Caroline Andrin and Francois Ruegg / Puls Ceramics, Brussels
October 13 – November 17, 2012
Swiss ceramist Caroline Andrin maintains her studio in Brussels as well as holding the Ceramics Department chair at La Cambre. Widely traveled and exhibited, this is her second Puls exhibition. Andrin has entitled this series of work Skin Game.
Much of Andrin’s art has been inspired by the examination of the intimate relationship that we have with the objects in our everyday environment, objects that we wear or use. Throughout her career, Andrin’s work has developed from one object to the next, sometimes by taking into consideration the function of the original object and sometimes by a larger context. She has been inspired by the principle that every form hides another form within it and that through a process of her own using clay, both the inside and the outside of an object can be made visible.
The title of this series is particularly apt. It asks many questions. Skin: what is it, when and where do we encounter it, and what deeper consequences does it hold for us as individuals and our values. We seldom pause to remember that the skin of a mammal—and specifically humans—is the largest organ in the body. As for game, is it the mere entertainment of stalking and bringing back a trophy to hang on a wall or the hides that kept our prehistoric ancestors alive through the Ice Ages?
The series consists of an ensemble of Trophies and Accessories. Game here of course assumes its double meaning, referring to play as well as hunting.
Andrin pits our visual perception against our sense of touch. She has captured the visual qualities of skin and then assaults the innate coordination of our sense with entirely the wrong texture. The work certainly has the look but not feel. She is challenging the very essence of the materiality we expect.
Each Trophy originates from a pair of leather gloves. The gloves are turned inside out, cut up and sewn back together in order to make a mold into which clay is poured. This process involves the casting of clay slip. Traditionally clay is cast in plaster molds. Since 1996 however, she has used material for molds that leave a trace on the final object. This is a verification of the idea that one form contains another.
The manipulation of the original object (the leather glove) creates an imaginary bestiary which speaks of the skin. Andrin examines our emotional relationship with objects and in this case, all that the objects represent.
Francois Ruegg is an award winning Swiss ceramist exhibited at Puls for the first time. Ruegg intentionally uses allegory to color the figurative presence of his objects and their complex allusions. He plays with our innermost expectations, our stereotypes, and sends us on strange trains of thought. Ruegg deliberately leads us astray as he challenges our internalized landmarks and creates confusion in our perceptions. This is work that provokes, destabilizes, and opens up only enough to give up a few clues to understanding.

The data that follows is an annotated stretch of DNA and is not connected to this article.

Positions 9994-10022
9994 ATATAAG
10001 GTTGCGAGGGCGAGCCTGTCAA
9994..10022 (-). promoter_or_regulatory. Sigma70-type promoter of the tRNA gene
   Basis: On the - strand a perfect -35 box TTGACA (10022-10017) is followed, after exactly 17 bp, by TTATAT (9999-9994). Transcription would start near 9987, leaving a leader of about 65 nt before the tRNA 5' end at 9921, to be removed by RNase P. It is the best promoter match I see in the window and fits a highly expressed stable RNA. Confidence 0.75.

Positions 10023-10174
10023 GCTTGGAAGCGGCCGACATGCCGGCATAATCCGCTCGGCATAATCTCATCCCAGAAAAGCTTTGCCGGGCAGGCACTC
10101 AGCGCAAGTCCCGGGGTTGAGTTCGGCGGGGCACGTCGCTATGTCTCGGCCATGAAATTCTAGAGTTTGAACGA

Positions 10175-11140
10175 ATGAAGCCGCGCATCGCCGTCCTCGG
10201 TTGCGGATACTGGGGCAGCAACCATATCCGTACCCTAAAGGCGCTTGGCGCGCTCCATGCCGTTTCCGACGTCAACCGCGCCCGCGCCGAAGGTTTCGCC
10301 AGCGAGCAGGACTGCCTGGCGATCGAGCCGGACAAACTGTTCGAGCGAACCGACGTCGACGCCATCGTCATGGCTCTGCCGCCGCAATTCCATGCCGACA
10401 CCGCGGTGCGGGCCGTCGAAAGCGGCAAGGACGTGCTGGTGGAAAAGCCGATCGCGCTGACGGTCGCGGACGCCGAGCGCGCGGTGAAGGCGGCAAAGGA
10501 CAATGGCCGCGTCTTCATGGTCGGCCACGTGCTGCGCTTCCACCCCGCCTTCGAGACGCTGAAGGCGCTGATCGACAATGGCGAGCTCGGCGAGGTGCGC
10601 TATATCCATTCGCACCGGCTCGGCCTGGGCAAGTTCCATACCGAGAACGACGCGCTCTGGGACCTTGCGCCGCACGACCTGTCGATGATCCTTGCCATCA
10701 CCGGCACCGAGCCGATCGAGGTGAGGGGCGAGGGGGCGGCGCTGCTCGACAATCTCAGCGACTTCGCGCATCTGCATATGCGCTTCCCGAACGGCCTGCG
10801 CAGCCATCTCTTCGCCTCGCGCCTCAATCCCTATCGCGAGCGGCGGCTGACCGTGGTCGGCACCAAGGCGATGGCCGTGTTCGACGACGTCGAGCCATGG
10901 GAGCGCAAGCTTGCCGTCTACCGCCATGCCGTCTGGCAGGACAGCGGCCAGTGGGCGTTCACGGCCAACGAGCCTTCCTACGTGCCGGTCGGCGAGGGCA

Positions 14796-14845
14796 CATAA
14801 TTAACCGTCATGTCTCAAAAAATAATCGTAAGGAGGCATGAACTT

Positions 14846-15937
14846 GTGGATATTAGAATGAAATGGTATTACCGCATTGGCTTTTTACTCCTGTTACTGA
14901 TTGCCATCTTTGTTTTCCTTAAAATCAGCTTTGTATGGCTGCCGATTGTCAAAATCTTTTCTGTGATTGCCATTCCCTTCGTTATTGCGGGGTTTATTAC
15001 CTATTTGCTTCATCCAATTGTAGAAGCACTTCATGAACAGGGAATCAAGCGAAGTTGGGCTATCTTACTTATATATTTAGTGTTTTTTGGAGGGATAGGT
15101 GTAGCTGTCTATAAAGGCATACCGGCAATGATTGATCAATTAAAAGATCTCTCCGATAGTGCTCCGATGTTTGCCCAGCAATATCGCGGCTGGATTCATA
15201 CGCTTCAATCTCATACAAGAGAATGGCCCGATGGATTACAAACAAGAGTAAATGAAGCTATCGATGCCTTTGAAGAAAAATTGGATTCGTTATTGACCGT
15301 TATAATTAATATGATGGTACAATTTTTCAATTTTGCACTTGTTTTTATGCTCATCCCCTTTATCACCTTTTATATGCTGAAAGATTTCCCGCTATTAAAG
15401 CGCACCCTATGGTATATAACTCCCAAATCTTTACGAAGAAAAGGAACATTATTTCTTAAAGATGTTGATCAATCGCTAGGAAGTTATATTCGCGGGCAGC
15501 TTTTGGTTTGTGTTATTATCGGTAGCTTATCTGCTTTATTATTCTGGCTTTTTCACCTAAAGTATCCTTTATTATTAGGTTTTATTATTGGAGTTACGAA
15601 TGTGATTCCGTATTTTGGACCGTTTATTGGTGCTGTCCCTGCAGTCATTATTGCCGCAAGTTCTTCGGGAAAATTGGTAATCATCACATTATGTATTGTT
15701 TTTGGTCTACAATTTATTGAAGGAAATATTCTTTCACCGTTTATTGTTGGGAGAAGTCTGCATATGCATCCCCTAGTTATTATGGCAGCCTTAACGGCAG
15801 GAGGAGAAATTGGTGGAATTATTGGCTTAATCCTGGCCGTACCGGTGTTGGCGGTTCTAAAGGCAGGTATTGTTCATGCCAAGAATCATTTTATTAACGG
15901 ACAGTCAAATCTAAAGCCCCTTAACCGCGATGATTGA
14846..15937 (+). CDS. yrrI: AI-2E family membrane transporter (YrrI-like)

The porcelain sculptures in this series all begin with a carefully selected melon or eggplant, chosen for its highly evocative ambiguity. Ruegg wraps each in a thin plastic sheet which is then stretched to its limit. This covering puts a veil over the still life and creates an often profound disturbance which in turn unveils something seemingly—or perhaps only possibly—unnatural. He then uses the resulting modeling to makes a mold in which to cast an object that will corroborate the idea he wishes to declare.
The openings and cuts establish a purely visual relationship between the inner and outer faces of the form while at the same time luring our gaze with their troubling likeness. In fact, they present themselves as real bruises or red openings of sensuality and eroticism. The tactile aspect of the volumes—black to evoke the latex and leather universe, metallic to escape our expectation of white porcelain and reinforce the artificiality of pretense, or matte, smooth or lustrous, to increase the desire to touch, caress, feel their lasciviousness—all add to the duality of the perception.
The resulting ceramics—parts of which are a direct imprint bursting with reality—then assert their intention with humor and relevance. His has intentionally made these pieces to be objects able to be read equivocally. Ruegg plays with our perception, giving us simultaneously a double reference to the original natural forms while eliciting imprinted iconic temptations. The real nature (the truth?) nevertheless remains open to doubt. The viewer’s initial impressions of something rather vegetable-like are immediately confused by more erotic interpretations. Indeed, these ceramics have as much of a resemblance to packaged melons and eggplants as to genitals bound in a smooth and sensual material.
Gallery hours: Wednesday to Saturday, 13.00 – 18.00.
Tel: +32 494 83 60 55
Puls Contemporary Ceramics
Edelknaapstraat 19 rue du Page (Châtelain)
(first image) Caroline Andrin, Skin Game, 2012, Earthenware, Slip, Variable dimensions.
(second image) Francois Ruegg, Contre nature morte, 2012, Porcelain, Luster.
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